Don't get me wrong. I think Card is a total crank on political matters. But I don't think it's totally outlandish for him to suggest that the Right would be quicker to respond to an African crisis than the Left. For one, conservatives (especially religious conservatives) donate considerably more to charity than liberals do. And second, the Bush administration (and you know I'm generally loathe to sing their praises) allocated an unprecedented amount of money to Africa to curb and combat AIDS.

    And while I agree that the Religious Right saw AIDS as a gay disease back in the '80s and '90s, the disease at issue in Africa in Card's book isn't AIDS and would carry the stigma that AIDS did. So you can't use conservative apathy towards the AIDS epidemic as evidence of their apathy towards other epidemics.

  2. I think you're correct in asserting that both Liberals and Conservatives have a pretty bad track record in not delivering assistance to most African nations when it has been needed. (As another aside it also bugs me in cards book that Africa is uniformly an awful, god-forsaken place which ignores the fact that there are many areas in Africa which are really quite stable politically and pleasant to live.)

    You're also winning that Bush was one of the best Presidents for Africa ever - however its not something that I often hear Conservatives touting, usually its the Liberals who will give Bush some conciliatory Kudos for this. Furthermore, I don't think you're going to win that aid to Africa is an area consistently pushed by Conservatives and their politicians. Finally, in the book everyone is happy with dropping aid into the quarantined continent, so government aid is not necessarily the main conflict - rather the conflict is over direct assistance in the forms of boots on the ground which goes against the governments quarantine of the African continent.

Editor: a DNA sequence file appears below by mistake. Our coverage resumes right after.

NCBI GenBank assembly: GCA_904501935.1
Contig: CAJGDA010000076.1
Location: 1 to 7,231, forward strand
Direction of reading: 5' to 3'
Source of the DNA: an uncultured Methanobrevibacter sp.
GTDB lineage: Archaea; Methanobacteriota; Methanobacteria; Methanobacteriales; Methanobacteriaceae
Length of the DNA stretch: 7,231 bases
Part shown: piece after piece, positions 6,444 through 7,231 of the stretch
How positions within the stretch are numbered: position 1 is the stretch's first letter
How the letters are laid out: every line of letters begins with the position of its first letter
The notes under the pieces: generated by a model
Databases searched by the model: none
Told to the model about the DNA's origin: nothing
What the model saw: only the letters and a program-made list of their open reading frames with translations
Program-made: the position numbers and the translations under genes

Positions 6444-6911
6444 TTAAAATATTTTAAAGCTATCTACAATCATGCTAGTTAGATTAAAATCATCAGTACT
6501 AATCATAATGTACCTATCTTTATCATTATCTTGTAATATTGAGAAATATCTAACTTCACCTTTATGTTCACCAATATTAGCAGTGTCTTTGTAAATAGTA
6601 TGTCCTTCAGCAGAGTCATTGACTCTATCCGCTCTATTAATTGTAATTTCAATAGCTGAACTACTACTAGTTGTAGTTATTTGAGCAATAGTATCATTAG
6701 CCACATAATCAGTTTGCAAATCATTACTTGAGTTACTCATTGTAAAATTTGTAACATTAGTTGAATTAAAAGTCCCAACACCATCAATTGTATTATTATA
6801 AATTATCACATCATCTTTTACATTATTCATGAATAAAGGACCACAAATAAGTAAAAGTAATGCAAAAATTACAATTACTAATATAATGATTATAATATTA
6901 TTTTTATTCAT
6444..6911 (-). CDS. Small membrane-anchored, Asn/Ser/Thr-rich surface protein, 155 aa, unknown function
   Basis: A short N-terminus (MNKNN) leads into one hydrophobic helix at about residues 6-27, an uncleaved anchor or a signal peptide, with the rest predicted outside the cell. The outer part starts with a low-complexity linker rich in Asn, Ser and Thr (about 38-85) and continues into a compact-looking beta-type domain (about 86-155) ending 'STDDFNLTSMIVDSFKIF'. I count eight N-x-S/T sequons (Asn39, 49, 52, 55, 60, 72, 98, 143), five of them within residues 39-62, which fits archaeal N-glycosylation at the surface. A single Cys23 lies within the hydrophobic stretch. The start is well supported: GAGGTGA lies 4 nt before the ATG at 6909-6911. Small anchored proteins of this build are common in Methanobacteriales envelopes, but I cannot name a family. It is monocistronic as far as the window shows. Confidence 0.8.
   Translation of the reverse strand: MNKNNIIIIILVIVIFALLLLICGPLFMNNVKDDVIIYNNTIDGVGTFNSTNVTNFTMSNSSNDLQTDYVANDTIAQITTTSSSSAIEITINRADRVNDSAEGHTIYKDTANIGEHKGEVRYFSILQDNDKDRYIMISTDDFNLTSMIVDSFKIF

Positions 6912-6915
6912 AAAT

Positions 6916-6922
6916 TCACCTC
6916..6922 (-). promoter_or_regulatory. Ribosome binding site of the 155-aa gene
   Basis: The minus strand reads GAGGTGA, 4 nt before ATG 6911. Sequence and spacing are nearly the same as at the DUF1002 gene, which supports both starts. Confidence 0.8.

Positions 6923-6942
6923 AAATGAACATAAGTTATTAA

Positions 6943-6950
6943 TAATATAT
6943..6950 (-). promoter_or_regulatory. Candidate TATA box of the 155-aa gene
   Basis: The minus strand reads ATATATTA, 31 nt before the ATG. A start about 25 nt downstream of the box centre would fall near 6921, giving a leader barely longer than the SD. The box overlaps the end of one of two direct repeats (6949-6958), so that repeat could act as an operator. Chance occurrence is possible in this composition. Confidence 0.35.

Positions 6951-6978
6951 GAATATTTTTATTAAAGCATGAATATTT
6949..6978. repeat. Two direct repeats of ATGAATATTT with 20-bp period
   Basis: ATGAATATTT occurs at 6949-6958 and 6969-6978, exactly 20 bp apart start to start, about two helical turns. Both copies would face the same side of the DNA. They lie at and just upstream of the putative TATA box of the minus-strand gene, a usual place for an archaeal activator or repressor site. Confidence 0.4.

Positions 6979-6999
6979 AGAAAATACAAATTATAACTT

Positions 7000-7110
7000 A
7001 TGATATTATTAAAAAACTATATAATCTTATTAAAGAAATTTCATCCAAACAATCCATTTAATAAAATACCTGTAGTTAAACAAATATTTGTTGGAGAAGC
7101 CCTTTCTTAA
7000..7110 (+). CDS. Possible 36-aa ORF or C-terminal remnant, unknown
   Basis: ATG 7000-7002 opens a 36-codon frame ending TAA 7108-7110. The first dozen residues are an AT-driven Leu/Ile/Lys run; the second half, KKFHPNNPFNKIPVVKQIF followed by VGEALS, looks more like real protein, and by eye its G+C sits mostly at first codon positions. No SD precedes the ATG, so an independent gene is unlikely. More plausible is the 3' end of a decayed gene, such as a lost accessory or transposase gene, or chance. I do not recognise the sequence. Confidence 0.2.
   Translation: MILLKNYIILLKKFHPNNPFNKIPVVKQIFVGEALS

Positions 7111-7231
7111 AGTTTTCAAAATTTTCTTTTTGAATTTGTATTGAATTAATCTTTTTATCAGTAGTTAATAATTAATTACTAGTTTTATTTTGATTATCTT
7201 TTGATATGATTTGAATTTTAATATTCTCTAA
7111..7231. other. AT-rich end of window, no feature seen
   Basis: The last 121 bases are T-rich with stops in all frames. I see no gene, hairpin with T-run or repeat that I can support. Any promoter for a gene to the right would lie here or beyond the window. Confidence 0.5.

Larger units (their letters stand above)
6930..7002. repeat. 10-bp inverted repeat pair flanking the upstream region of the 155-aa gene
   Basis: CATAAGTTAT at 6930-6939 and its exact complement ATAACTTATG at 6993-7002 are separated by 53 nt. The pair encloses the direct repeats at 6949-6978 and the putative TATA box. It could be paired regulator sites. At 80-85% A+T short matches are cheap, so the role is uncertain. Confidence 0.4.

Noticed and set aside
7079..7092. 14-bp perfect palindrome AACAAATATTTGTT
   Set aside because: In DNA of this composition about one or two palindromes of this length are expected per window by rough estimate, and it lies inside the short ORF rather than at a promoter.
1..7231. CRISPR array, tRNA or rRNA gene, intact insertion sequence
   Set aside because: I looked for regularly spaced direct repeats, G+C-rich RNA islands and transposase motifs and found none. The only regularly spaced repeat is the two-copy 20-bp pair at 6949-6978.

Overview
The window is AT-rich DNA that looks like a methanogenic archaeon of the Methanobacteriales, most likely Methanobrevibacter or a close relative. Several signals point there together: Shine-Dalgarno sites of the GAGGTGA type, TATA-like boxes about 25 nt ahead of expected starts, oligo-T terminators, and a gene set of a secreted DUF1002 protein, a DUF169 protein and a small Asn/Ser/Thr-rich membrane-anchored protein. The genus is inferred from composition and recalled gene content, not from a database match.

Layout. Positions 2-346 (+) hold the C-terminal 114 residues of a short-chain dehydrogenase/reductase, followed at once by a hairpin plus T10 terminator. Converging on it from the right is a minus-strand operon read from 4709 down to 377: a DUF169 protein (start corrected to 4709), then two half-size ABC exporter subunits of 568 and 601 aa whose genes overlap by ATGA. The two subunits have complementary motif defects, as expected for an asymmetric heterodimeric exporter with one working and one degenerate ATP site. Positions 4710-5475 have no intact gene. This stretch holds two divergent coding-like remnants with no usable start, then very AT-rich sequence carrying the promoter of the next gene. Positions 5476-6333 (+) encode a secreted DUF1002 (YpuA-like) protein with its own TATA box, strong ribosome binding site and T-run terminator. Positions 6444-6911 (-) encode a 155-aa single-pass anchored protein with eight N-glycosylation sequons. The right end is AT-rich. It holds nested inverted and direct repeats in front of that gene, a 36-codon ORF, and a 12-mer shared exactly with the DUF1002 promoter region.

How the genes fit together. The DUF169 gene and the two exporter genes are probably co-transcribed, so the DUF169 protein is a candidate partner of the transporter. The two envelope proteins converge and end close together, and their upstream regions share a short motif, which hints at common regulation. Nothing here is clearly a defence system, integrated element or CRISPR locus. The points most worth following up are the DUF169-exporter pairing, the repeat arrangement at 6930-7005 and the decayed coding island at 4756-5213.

Now, You are winning that christian conservatives - hopefully a great many - would be interested in going to Africa and helping people in the case of a massive epidemic. However, I find it insulting that it is only Christian Conservatives that are advocating this policy. Card clues us in to the fact that its a conservative thing - and not just a Christian thing - by having Fox News as the only compassionate network willing to fairly air and discuss the wholly Christian demonstrators. I feel strongly that both secular and non-secular Democrats should be represented among the compassionate protectors seeking to bring further aid to Africa. Liberals are probably more likely to be rallying outside the Whitehouse to protest a cruel international policy. Honestly, when have conservatives ever rallied to protest against any US foreign policy? High levels of state security (which in the book is the President's justification for the quarantine that prevents direct assistance) is not something that you typically hear conservatives railing against.

    Furthermore, while conservatives do donate more money to charities the strongest correlation for charitable donations isn't along the conservative liberal access - instead it's along the lines of religious, non-religious.

    So more charitable donations by conservatives really translates to more church donations. Now, while churches do a lot of good things in the world, concern for sick and dying people is not necessarily the reason people donate - motives such as feelings of piety and social status in the church community probably figure more prominently.

    So ya, I still think it's lame for Card to make-out the Left to be so completely apathetic in the face of a cruel international policy toward the continent of Africa. I know Chomsky would be against it - and all us psuedo-intellectual lefties are gonna follow what Chomsky writes.